Major sports organisations struggling to comply with Government gender balance rules

FAI, IRFU and GAA still have significant administrative restructuring to do to guarantee future funding

Ireland’s major sports organisations are in a race against time to satisfy Government gender balance requirements.

They face losing up to 50 per cent of their funding if females do not constitute 40 per cent of their boards by the end of 2023.

Neither of Ireland’s two biggest governing bodies the Football Association of Ireland (FAI) and the Irish Rugby Football Union (IRFU) currently have 40 per cent female representation on their boards.

At present, the FAI board includes two women, Liz Joyce and Catherine Guy, while the IRFU Committee has just three, Fiona Steed, Su Carty and Yvonne Comer in its 24-person committee.

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The GAA lists four members on its board of directors – Larry McCarthy, Tom Ryan, Peter McKenna and Padraig O’Ceidigh – while the Olympic Federation of Ireland, whose president Sarah Keane is female, achieved gender balance in 2020.

At the publication of the core grants to sports organisations on Monday, 39 National Governing Bodies (NGB) registered 30% or more female representation at board level with a number already reporting a 40/60 gender split on their board.

At the end of 2021 the sports with the required balance were Badminton Ireland, Croquet Association of Ireland, Fencing Ireland, Golf Ireland, Gymnastics Ireland, Irish Sailing Association, Irish Taekwondo Union, Irish Waterski & Wakeboard Federation, National Community Games, Special Olympics Ireland, Student Sport Ireland, Swim Ireland, Volleyball Ireland, Federation of Irish Sport, Olympic Federation of Ireland, Sport Ireland, Rugby League Ireland, Hockey Ireland, and the Ladies Gaelic Football Association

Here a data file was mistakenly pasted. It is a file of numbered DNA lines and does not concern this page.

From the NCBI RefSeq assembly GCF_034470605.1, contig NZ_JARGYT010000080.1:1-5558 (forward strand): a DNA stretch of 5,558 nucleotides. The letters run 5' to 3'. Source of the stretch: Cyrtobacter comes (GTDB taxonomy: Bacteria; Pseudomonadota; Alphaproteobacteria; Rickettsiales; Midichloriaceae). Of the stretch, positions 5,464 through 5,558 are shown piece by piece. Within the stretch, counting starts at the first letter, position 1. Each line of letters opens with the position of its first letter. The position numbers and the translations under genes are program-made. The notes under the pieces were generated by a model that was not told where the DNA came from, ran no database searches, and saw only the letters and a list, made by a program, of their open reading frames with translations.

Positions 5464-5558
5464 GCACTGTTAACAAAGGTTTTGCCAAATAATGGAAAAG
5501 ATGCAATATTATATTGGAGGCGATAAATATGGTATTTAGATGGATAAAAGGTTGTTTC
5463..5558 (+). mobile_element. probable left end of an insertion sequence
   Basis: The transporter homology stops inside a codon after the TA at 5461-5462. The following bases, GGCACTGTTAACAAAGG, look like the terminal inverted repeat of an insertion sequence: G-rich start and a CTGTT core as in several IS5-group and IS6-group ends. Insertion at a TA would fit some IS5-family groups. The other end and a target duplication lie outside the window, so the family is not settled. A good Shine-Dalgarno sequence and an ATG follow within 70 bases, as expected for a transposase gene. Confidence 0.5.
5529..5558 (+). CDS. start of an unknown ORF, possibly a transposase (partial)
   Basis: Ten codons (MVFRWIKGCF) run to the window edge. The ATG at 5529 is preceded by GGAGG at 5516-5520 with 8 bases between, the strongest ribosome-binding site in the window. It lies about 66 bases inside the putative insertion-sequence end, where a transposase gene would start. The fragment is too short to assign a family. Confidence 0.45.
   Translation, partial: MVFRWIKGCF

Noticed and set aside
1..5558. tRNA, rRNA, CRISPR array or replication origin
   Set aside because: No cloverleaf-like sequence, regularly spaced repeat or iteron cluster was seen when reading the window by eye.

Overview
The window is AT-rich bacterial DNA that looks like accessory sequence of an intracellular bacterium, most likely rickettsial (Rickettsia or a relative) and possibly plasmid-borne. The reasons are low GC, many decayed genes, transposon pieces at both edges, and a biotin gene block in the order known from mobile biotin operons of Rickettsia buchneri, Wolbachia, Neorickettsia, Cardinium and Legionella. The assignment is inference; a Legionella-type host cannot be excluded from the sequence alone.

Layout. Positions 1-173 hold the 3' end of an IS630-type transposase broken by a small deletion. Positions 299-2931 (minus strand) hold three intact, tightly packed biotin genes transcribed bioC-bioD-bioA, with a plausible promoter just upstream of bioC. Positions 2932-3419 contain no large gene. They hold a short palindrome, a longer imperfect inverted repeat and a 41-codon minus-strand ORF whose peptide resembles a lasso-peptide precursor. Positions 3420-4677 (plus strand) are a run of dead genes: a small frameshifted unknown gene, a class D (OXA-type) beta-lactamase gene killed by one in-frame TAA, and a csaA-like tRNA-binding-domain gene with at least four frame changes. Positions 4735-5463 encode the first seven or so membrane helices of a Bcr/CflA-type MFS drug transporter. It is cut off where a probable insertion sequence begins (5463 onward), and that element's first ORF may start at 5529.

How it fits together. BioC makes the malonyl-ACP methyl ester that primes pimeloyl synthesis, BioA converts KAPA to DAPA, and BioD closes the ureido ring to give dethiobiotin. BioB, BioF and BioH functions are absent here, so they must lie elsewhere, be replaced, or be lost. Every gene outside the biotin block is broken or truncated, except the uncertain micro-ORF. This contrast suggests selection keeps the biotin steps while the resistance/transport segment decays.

The FAI, IRFU and GAA were again the biggest recipients of funding. A total of €2,389,653 has been allocated to the GAA and €2,250,843 to the IRFU.

The Memorandum of Understanding agreed between the Government and the FAI, allows for €5.8 million to be made available to them for football development programmes, pending approval by the board of Sport Ireland.

Diversity and inclusion along with improved governance and greater gender balance have been identified as key priorities for 2023. In addition to the provision of increased core funding in this year, a specific winter initiative aimed at increasing sports participation and boosting NGB & Club Membership also features.

“As part of our ongoing investment, it is important that key Government policies relating to diversity and inclusion, gender balance and governance as well as our Covid-19 recovery initiatives are prioritised and I welcome the inclusion of these priority areas in Sport Ireland’s terms and conditions of grant funding for next year,” said Minister for Tourism, Culture, Arts, Gaeltacht, Sport and Media Catherine Martin TD.

“Continued Government investment in sport will be essential in ensuring a full recovery for the sport sector after two difficult years of Covid-19 restrictions and also in ensuring that that our objectives for sport are achieved. The €15 million investment in core funding for NGBs this year reflects Sport Ireland’s recognition of the central role that NGBs play in Irish sport.”

Overall, 2022 sees an increase in NGB investment with an additional €1,155,000 going into the sector bringing the total core funding levels up to €15m.

Johnny Watterson

Johnny Watterson

Johnny Watterson is a sports writer with The Irish Times